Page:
They go out to see the chickens. Brent says they have the same chickens as Martha. I press pause and leave the room for a little while. When I come back I fast forward through the sequence. Please, no more Martha. Kill all those chickens. Get the Kenny Rogers chickens. Brag about those. No more Martha. Negative five goats.
The parents all meet. Everyone gets along. Another miracle. Five goats.
They get the turkey drunk before they chop its head off. I've witnessed this event. It's kind of funny, in a serial-killer humor kind of way. As they start pull the feathers, they realize the turkey is too small. Hah!!! I was right. Five goats for me.
Josh and Brent bicker again. Man, I am sick of the bickering. I want some yelling, and some punches, and some exotic karate. Stop bickering and throw down. Break some shit. Go to the hospital. One goat.
Brent takes all of the parents on a tractor ride. It is literally the slowest tractor ride in history of the world. All of the parents start to make fun of him. It's pretty funny. And it doesn't make him go any faster. It might be Christmas by the time it's over. Four goats.
The goats escape. Farmer John is gone. The electric fence isn't working. Josh has to run around and capture all of the goats and herd them back into the barn. It's Thanksgiving day. There are football games on TV. I usually sit on the couch and watch them. I don't like the idea of herding goats when I could be watching football. Two goats.
The alarm goes off while they're cooking dinner. Alarms are a pain in the ass. I have an alarm, and it's always going off when we cook. It drives me fucking crazy. Brent supposedly got the fanciest alarm system. He gets annoyed when Josh brings it up and blames Josh for burning the food. Having experienced this myself, it's the alarm's fault. The fire chief shows up. Everyone is annoyed. Two goats.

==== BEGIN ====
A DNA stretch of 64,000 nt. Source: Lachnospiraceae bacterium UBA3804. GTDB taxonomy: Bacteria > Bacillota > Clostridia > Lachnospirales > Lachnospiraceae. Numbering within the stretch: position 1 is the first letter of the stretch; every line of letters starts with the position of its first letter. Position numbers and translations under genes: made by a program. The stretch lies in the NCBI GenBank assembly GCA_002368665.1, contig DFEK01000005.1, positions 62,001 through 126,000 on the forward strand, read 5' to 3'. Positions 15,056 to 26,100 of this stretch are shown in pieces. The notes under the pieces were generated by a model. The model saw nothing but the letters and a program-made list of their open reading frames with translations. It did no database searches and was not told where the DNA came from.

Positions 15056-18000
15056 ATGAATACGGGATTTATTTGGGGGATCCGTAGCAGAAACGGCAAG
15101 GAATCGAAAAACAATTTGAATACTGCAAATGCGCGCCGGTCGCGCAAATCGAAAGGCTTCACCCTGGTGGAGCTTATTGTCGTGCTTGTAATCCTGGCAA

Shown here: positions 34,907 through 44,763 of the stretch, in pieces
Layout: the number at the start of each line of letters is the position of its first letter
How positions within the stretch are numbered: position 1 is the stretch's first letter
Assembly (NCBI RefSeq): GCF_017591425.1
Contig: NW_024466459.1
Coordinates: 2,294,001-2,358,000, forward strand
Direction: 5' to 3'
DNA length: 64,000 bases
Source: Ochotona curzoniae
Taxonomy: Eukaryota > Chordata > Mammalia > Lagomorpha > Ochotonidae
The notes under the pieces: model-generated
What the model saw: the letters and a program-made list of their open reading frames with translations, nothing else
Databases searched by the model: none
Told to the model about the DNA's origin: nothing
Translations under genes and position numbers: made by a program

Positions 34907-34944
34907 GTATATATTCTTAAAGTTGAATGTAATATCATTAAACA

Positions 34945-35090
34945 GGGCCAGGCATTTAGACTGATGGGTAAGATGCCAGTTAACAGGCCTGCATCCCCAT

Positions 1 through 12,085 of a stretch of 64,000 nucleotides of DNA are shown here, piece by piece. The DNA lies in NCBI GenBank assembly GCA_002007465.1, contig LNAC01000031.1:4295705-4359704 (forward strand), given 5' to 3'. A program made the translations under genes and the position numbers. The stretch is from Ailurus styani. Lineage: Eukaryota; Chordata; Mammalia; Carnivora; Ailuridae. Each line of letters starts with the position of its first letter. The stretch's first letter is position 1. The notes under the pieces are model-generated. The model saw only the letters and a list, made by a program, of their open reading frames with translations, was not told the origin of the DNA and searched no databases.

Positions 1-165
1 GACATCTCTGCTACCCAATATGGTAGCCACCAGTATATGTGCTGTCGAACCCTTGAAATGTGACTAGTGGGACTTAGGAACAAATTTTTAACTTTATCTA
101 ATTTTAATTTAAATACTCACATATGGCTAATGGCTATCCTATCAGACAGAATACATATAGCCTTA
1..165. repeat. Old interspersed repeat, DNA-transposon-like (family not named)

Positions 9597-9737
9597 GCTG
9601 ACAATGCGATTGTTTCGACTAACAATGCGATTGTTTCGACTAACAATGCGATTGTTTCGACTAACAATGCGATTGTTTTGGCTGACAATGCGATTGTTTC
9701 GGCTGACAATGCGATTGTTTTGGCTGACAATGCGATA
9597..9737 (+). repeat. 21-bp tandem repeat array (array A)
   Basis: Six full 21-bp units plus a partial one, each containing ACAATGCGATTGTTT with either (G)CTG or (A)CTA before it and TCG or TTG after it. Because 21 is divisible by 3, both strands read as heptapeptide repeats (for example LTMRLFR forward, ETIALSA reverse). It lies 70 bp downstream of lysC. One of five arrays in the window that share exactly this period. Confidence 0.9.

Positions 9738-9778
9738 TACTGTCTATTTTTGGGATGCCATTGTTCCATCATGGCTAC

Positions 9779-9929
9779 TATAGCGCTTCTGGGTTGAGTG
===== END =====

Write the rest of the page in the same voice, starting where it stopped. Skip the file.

Brent shows off his Thanksgiving outfit. I'm not so sure about the top part. It's some kind of tuxedo coat and a bowtie. The bottoms, however, are pajamas. I love pajamas. I spend a good deal of my time in them. If moving to the country means I get to wear them ever more, I'm all for it. Five goats.
They have a lovely dinner. Brent gives a lovely speech. Everyone gets along. Their friends bring an extra turkey to compensate for Josh's small turkey, which I could eat by myself. Wow, a great country Thanksgiving. Five goats.
Total number of categories: 17
Total number of goats: 58
Average number of goats: 3.4
Looks like I'm moving. At least for the holidays.
The docu-drama The Fabulous Beekman Boys, starring Josh and Brent, airs on Wednesdays at 9 p.m. EST on Planet Green. Learn where to tune in your area here, watch the first episode for free on PlanetGreen.com, or download all episodes from itunes. You can read all of James Frey's posts about the Fabulous Beekman Boys, in which he tries to determine if life in the country is actually sweeter, here.
More on the Fabulous Beekman Boys
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Fabulous Beekman Boys: The Musical! (Video)